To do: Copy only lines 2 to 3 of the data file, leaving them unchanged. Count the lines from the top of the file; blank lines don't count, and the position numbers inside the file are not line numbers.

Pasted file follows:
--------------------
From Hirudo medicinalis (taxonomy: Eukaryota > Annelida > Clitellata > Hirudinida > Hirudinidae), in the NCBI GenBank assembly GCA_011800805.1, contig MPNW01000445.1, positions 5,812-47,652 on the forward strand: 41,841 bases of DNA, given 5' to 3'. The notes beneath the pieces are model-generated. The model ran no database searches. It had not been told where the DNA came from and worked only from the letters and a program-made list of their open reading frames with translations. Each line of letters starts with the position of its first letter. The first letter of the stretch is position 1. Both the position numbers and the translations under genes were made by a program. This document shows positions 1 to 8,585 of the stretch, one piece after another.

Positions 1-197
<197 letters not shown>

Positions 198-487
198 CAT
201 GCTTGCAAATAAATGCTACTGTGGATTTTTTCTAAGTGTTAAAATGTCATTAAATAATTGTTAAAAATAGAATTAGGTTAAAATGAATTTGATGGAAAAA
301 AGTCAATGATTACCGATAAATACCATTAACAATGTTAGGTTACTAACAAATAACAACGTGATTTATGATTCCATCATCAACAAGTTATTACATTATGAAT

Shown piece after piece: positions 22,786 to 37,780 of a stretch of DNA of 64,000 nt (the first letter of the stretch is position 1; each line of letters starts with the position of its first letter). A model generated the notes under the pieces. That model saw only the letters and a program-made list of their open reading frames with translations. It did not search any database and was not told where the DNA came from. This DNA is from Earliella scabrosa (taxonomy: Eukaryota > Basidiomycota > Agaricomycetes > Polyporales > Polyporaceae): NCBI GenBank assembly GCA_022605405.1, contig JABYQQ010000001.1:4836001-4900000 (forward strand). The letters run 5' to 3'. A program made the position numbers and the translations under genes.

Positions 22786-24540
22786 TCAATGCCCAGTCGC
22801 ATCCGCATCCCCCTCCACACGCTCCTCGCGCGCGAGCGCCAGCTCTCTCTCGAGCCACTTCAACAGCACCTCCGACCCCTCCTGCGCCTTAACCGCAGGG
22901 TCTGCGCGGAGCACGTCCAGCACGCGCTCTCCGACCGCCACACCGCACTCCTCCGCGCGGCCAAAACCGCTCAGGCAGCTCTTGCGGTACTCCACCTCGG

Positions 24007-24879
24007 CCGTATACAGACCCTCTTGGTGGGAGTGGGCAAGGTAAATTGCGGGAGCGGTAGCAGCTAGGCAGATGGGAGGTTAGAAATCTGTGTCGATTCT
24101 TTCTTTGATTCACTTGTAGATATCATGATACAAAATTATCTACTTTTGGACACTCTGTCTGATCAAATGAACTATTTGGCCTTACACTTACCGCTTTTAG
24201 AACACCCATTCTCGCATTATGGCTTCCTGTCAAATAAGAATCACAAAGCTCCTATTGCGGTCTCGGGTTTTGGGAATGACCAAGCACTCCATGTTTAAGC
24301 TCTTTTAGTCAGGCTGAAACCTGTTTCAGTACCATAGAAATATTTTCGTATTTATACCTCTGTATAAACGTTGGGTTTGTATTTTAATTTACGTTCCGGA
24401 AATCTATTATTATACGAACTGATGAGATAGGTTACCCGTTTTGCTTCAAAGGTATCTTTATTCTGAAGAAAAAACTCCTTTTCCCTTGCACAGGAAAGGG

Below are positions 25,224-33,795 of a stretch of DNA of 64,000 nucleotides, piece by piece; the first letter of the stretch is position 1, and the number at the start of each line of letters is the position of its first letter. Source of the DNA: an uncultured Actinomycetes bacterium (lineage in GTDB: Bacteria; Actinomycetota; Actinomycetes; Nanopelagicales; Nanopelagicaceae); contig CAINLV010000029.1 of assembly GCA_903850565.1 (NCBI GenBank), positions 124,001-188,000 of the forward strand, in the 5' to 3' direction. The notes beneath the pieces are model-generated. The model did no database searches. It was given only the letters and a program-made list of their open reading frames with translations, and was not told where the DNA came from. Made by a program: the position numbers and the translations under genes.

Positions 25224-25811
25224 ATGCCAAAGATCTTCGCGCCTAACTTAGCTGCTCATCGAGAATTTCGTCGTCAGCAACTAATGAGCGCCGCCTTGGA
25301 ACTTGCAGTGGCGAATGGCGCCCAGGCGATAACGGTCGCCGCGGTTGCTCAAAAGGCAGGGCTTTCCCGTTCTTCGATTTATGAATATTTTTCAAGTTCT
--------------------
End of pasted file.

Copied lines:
Positions 1-197
<197 letters not shown>